Silvera,D.H., Kardes, F.R., Harvey,N., Cronley, M.L., Houghton,D.C., Contextual Influences on Omission Neglect in the Fault Tree Paradigm, Journal of Consumer Psychology, Vol. 15, Issue 2, 2005, Pages 117-126, ISSN 1057-7408.

6 responses to On paying attention to nothing

  1. 

    “Patina of Objectivity” equally as good, possibly just edging “A Veneer of Rigour”. Great article. Thanks.

  2. 

    I always say that us software developers fix the last problem we encountered, not the current one. I think this is because we don’t tend to use a formal decision tree so the only branch we ‘see’ is the huge impact from the last problem. So we go back down the tortuous path from the last huge issue only to find that, once again, the machine was unplugged.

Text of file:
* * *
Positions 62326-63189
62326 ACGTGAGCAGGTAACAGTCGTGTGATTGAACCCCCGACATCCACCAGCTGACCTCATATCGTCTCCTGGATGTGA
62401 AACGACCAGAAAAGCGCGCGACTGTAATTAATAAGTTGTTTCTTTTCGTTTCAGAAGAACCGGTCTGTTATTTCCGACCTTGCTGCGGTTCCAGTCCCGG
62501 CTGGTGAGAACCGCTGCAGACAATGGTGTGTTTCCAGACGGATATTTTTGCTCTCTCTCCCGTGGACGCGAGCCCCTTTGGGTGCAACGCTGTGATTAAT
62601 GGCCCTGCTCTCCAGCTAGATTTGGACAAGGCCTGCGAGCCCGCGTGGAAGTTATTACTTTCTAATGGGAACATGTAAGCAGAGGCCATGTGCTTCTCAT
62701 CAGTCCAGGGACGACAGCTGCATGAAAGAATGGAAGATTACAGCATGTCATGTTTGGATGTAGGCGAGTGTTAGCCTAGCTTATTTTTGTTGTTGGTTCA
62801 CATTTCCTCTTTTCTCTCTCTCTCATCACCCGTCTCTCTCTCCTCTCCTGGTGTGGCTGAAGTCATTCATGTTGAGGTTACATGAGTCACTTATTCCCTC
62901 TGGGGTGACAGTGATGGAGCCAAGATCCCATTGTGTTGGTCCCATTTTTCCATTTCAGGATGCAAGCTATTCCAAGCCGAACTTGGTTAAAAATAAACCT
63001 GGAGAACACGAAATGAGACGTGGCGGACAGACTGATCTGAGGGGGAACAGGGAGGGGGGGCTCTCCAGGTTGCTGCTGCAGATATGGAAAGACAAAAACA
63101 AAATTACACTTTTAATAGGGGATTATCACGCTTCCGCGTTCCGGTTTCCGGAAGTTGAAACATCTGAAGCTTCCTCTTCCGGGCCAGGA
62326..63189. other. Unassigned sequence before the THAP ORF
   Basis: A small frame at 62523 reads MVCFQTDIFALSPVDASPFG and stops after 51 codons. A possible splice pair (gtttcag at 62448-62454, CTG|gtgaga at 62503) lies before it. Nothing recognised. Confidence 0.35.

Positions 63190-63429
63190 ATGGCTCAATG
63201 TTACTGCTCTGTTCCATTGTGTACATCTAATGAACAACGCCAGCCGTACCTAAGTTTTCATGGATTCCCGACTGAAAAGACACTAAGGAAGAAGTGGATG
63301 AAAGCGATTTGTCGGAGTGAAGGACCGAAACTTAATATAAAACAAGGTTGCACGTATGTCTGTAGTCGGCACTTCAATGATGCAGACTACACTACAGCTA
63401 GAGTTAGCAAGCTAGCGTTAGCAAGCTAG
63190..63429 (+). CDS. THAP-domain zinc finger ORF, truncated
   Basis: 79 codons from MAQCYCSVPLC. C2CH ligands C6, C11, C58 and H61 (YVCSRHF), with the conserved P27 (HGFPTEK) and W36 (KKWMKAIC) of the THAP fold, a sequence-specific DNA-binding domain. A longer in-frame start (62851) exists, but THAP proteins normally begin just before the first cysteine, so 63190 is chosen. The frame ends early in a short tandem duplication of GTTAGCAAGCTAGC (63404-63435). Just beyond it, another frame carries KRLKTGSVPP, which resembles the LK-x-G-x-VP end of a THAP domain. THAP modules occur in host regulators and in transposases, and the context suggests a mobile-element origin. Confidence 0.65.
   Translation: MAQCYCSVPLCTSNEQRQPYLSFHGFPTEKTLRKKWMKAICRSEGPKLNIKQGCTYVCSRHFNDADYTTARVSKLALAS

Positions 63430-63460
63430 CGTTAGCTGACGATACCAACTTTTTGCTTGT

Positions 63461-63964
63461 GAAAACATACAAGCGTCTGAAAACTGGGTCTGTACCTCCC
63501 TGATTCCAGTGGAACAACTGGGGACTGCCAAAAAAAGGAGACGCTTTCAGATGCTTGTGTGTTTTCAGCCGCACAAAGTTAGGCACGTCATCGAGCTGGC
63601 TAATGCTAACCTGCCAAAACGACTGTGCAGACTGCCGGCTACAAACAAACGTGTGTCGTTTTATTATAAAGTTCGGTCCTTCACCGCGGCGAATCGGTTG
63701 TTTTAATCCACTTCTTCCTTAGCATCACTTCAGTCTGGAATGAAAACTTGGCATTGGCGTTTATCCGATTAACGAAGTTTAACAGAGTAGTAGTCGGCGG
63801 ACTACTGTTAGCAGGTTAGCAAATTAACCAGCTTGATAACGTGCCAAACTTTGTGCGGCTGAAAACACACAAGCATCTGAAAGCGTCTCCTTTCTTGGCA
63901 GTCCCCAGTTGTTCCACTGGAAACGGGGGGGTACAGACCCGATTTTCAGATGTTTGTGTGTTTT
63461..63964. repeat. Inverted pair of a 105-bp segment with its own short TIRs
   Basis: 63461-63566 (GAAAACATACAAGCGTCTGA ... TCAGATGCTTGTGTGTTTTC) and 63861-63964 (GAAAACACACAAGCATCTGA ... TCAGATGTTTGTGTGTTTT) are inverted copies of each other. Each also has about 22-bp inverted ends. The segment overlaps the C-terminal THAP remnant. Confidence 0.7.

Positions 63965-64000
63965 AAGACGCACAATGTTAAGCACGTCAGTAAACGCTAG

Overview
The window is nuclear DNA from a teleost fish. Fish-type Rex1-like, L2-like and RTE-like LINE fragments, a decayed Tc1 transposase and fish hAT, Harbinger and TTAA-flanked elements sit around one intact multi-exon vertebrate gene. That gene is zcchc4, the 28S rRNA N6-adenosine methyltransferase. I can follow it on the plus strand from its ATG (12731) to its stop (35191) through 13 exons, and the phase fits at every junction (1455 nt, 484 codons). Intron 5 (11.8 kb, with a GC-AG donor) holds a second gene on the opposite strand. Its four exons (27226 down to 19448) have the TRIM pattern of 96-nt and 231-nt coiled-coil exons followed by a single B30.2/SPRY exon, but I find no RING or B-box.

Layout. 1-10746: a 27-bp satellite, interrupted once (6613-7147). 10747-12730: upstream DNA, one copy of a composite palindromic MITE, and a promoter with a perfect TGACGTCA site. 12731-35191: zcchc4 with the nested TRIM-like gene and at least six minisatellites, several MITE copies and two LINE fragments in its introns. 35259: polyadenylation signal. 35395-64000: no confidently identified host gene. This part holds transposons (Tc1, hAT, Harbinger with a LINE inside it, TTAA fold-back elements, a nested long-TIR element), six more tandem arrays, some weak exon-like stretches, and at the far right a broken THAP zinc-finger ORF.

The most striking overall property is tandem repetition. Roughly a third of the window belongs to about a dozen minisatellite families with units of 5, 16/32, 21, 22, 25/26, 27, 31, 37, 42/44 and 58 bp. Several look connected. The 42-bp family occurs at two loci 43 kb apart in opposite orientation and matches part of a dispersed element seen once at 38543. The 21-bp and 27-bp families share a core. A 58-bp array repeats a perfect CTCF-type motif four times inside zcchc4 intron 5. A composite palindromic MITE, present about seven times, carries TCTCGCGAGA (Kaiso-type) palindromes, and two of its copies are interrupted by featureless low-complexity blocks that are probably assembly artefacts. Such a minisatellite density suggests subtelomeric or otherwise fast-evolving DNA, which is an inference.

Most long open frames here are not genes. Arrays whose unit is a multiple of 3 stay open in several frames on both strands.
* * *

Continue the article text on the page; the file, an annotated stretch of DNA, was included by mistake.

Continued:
3. 

    Are external causes within a reasonable scope of fault tree analysis? As I understand fault trees, they constitute a comprmise between conceptual modeling and systemtic analysis. The notation allows the modeler to express anything as long as it conforms to the fault tree syntax; the notation does not guarantee that it makes any sense. Within a narrow scope, however, one can construct fault trees systematically to some degree: Analyzing a system with regard to component dependencies and fault propagation, one gets an idea how component failures affect the system’s mission. I think your scenario leaves this narrow scope. To identify the flooding risk and its consequences, one needs further techniques besides fault trees. Can we give engineers something they’ll love even more than their fault trees?